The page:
Mark-to-market accounting rules, imposed by the government in 2007, compelled major banks and life insurance companies to write down the value of their capital as if it were part of “a day-trading account,” and that ludicrous regulatory shift helped foster the stock market crash last year, says Steve Forbes.
Writing in Forbes magazine, the pundit, publisher, and one-time candidate for president said that before 2007, capital was assessed at book value for regulatory purposes, or at the price for which the institution paid for it.
“Thus, most of the hundreds of billions of dollars of losses these financial institutions reported were not actual cash losses but artificial book losses,” writes Forbes.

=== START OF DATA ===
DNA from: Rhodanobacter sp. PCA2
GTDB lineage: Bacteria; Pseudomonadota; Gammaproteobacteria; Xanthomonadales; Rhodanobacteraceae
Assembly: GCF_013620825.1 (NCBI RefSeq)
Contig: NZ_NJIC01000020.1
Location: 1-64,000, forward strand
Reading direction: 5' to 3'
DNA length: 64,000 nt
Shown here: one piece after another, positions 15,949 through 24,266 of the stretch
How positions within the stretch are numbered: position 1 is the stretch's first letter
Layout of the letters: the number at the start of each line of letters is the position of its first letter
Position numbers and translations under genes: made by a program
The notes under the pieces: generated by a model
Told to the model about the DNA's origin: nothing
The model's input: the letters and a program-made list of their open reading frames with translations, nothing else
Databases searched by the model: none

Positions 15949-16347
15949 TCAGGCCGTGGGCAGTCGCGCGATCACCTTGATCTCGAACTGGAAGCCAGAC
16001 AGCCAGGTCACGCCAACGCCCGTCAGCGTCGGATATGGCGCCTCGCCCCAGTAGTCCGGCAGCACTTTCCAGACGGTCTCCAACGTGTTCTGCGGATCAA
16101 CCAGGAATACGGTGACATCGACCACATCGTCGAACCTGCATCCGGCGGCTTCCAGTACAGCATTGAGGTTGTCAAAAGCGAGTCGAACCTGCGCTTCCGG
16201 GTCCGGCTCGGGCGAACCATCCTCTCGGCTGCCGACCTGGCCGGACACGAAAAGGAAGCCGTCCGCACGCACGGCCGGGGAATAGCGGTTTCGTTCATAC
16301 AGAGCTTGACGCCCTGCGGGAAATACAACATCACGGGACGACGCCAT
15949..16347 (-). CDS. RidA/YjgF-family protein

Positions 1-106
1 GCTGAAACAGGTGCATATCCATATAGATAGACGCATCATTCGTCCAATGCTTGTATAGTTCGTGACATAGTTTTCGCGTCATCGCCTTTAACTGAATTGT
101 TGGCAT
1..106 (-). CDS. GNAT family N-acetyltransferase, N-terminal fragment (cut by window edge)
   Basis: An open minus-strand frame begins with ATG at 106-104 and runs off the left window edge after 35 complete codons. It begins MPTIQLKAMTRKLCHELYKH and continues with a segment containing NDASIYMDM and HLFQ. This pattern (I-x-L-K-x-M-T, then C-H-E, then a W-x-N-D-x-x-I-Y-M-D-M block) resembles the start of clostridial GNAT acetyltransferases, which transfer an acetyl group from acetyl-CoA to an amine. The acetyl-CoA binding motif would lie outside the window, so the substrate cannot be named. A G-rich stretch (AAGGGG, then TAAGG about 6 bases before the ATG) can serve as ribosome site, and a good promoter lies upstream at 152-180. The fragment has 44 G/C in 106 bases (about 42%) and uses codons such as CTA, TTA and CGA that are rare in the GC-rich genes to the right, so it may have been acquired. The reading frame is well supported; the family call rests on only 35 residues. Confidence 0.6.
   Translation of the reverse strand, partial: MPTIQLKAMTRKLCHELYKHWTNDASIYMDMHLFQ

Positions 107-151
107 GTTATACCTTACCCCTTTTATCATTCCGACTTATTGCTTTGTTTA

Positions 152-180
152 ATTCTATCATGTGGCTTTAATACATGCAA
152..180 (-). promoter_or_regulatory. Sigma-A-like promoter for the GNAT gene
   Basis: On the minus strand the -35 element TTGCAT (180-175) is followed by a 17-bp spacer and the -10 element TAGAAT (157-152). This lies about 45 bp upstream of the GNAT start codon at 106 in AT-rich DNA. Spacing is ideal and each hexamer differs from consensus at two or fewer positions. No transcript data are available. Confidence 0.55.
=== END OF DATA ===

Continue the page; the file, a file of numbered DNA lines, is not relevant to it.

“It's no coincidence that when mark-to-market accounting was modified this spring, the equity markets, led by financial companies, took off like rockets from their lows.”
Thus, what began in August 2007 and culminated in the fall of 2008 was not the failure of free markets, “but the result of bad government actions,” writes Forbes.
Regulations that are now being proposed for the nation’s 5,000 banks, including salary caps, are a repeat of the same kind of arrogant mistakes by the mandarins in Washington D.C. who think they can control all economic risk, Forbes adds.
“Experience shows that in managing or overseeing most things, government is suffocatingly incompetent,” Forbes writes.
Others concur that the mark-to-market shift, not some inherent failings of capitalism, was a behind-the-scenes catalyst for the debacle on Wall Street.
Citigroup chief executive Vikram Pandit recently told analysts that Citi experienced an outsized share of industry mark-to-market losses.
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